• In a heavy-bottomed skillet over medium heat, toast the nuts until just aromatic, approximately 1 to 3 minutes. Add the cumin and coriander and continue to toast until the spices are just fragrant. Stir in the cinnamon and za’atar and transfer the warm nuts and spices to a bowl. Set aside.


  • In a saucepot over high heat, bring the broth and turmeric to a boil.
  • Place the couscous and raisins or currents in a large bowl. Toss to combine. Pour the hot broth over the couscous and stir to combine. Cover with plastic wrap and set aside for 5 minutes.
  • Add the chickpeas, olive oil, lemon juice, cilantro, mint, and the almonds and spices to the couscous. Toss to combine. Season with salt and pepper to taste and toss again.
  • Place the couscous in individual serving bowls. Top each with the roasted vegetables. Serve immediately with bowls of yogurt and tahini sauce on the side for drizzling over the top.



Calories: 366kcal | Carbohydrates: 56g | Protein: 12g | Fat: 12g | Saturated Fat: 1g | Polyunsaturated Fat: 2g | Monounsaturated Fat: 7g | Trans Fat: 0.001g | Cholesterol: 0.02mg | Sodium: 544mg | Potassium: 596mg | Fiber: 9g | Sugar: 13g | Vitamin A: 3766IU | Vitamin C: 51mg | Calcium: 86mg | Iron: 3mg

Notes & Tips

  • I don’t always want all my vegetables cooked together, especially if I am trying to create a more layered bowl. The way I get around this is to take a large sheet of foil and line my sheet pan with it. I crimp the foil at intervals to create individual compartments for each type of vegetable. I’ll place onions in one section, carrots in another, and so on. Then, drizzle olive oil and lemon juice over each section. Add the garlic and season with salt and pepper. Roast the vegetables.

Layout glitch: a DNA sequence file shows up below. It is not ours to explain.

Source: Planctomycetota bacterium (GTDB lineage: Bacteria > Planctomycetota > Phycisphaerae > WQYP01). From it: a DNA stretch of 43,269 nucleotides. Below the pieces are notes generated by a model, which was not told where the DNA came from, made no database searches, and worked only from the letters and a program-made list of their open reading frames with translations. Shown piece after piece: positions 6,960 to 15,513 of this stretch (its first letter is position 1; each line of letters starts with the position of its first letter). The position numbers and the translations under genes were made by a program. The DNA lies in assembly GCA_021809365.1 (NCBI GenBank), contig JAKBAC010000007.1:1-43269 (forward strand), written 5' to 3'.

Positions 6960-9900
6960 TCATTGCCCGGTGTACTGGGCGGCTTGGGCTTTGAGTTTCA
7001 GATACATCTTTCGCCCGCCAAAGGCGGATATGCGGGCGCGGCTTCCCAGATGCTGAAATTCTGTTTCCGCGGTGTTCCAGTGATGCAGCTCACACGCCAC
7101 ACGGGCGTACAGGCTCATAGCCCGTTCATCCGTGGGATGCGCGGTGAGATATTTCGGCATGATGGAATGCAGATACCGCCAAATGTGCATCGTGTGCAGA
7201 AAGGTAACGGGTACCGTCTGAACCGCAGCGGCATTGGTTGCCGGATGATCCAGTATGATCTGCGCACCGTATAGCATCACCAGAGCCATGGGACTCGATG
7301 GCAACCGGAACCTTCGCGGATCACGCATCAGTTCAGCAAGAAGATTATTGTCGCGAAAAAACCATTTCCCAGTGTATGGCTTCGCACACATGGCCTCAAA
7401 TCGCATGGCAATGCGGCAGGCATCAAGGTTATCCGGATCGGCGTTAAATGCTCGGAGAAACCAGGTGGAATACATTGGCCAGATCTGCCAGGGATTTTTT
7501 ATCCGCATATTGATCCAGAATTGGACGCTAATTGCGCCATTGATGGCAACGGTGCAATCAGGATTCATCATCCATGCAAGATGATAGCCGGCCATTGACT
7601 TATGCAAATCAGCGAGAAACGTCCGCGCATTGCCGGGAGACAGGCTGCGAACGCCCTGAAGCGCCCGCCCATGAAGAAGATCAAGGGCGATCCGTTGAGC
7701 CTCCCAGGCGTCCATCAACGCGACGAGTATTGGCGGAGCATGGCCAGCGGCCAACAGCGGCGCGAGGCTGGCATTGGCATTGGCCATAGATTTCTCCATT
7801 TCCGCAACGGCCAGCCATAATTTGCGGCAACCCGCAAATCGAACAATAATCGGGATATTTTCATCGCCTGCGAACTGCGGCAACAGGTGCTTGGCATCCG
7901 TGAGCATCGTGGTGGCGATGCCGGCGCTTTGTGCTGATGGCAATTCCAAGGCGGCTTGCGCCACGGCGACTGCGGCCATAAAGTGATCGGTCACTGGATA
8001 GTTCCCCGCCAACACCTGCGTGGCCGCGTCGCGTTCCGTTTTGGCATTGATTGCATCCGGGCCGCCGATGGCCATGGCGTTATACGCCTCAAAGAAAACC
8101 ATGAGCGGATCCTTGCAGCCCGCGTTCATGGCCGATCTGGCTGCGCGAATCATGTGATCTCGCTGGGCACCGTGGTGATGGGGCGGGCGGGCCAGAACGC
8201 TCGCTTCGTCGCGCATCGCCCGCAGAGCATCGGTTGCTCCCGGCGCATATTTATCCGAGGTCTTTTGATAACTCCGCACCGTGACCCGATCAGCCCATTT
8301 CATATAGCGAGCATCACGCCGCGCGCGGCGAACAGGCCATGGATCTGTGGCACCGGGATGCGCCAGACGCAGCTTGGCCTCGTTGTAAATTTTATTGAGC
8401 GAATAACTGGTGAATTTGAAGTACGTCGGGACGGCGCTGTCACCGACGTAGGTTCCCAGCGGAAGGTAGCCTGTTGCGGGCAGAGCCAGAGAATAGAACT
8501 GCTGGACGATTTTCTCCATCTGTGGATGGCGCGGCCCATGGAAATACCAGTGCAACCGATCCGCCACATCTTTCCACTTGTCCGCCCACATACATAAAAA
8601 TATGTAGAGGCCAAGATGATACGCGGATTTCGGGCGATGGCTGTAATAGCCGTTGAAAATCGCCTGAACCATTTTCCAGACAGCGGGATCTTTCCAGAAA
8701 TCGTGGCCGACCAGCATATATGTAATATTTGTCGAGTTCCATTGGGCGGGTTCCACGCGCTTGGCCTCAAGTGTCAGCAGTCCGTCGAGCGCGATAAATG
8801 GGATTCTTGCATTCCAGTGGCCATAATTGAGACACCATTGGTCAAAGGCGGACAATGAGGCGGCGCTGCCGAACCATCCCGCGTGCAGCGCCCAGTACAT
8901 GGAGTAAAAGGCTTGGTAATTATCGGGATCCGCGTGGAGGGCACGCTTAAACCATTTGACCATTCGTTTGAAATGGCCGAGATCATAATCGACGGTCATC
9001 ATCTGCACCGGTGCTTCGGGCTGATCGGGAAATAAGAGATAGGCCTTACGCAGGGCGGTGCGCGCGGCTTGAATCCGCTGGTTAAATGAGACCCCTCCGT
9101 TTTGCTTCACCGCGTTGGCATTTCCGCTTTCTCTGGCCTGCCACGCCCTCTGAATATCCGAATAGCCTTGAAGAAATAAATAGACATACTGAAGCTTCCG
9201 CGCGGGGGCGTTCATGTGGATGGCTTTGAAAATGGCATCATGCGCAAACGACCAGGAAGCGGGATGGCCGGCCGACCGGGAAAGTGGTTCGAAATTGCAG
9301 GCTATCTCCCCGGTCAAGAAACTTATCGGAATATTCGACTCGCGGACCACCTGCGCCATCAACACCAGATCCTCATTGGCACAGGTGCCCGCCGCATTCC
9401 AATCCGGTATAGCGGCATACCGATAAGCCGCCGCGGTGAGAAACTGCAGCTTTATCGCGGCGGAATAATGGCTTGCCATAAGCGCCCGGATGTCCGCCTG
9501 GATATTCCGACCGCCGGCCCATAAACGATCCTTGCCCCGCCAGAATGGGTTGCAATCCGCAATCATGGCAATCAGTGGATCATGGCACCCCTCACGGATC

• Toasting the nuts brings out their natural oils. Toasting the spices makes them extremely fragrant and adds a depth of flavor to the couscous that you wouldn’t otherwise achieve with raw spices.

Substitutions & Variations

Vegetables: It is not uncommon to find eggplant, sweet potato, wilted spinach, and even pumpkin in a couscous bowl. For freshness and less heat, you might have a room temperature couscous bowl topped with cucumbers, tomatoes, olives, and fresh herbs, such as parsley leaves.

Herbs and Spices: The dried spices are fairly typical in Moroccan dishes. I sometimes like to add fenugreek for a touch of anise flavor and as a digestive aid. For some heat, try ras el hanout. Not everyone enjoys mint, despite it being a local plentiful herb. You can swap mint out for basil, parsley, or oregano.

Broth: There is no reason you can’t use chicken or beef broth if you are not vegetarian. Water is also fine.

Protein: The main sources of protein for this recipe are almonds, chickpeas, and yogurt. You may choose pine nuts and lentils or walnuts and kidney beans if desired. Feta cheese is a nice alternative to yogurt. If not vegetarian, add roasted or grilled chicken thighs, lamb meatballs, or even braised goat meat. Pork would not be an appropriate protein in Morocco. 
Couscous can be served with preserved lemons on the side for a little extra punch of flavor. Preserved lemons are a tart treat popular in Northern Africa and the Mediterranean.